Koya Myojin (Mandala of the Four Deities of Mt. Koya)

Koya Myojin (Mandala of the Four Deities of Mt. Koya)

16th century

Hanging scroll, ink, color and cut gold foil on silk

Overall: 178.6 x 56.3 cm (70 5/16 x 22 3/16 in.); Painting only: 97.5 x 39.3 cm (38 3/8 x 15 1/2 in.)

Gift of Rosemarie and Leighton Longhi 1999.262

Description

Upon his arrival in Japan, the 9th-century Chinese Buddhist priest Kukai began searching for a mountain location that would be suitable for a meditation hall. Along the way he met a Japanese hunter with two dogs who helped him find a site on Mount Koya. This building became the home of the influential Esoteric sect of Japanese Buddhism, and still flourishes today.

The male figure dressed in aristocratic garb at the upper left of this composition is the hunter, here deified as a spirit of Japan's pre-Buddhist, Shinto faith. He is joined by his wife and below by two female Shinto deities from other Shinto shrines in Japan. Beneath them, the black and white dogs refer to the hunter's role in the story. This joining of foreign Buddhist and native Shinto imagery represents an important aspect of Japanese cultural history.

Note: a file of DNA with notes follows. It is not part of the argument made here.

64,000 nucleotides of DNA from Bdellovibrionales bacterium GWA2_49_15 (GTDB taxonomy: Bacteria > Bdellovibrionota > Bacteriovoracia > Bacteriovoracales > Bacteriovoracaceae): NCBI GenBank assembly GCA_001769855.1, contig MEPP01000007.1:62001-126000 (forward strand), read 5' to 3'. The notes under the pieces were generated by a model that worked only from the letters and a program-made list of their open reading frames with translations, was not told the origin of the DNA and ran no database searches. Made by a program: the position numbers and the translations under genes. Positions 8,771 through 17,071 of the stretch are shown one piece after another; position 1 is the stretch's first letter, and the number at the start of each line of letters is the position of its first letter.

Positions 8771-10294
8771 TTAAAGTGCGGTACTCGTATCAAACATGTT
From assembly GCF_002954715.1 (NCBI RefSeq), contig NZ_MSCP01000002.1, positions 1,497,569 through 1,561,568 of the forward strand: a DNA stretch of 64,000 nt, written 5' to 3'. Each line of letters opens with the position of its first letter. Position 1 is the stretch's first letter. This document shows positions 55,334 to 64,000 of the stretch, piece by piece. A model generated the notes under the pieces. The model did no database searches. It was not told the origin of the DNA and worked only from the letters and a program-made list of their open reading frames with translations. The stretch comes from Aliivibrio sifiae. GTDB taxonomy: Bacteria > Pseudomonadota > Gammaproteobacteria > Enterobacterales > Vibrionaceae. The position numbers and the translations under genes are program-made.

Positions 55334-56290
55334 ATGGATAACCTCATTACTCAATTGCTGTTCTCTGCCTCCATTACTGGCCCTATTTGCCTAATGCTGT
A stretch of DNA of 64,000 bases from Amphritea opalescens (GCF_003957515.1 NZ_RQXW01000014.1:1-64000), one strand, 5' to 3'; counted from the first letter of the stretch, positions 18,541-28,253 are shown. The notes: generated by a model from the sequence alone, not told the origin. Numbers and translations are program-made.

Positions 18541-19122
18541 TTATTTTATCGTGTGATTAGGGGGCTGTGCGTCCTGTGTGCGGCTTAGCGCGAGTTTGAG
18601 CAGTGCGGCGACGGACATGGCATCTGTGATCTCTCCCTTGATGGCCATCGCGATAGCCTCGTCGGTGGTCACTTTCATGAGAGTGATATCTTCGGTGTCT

The attractive gold "diaper" pattern in the lower portion of the painting represents the painted stone tiles of a religious building. The lines are thin strips of gold foil rather than paint applied with a handheld brush.

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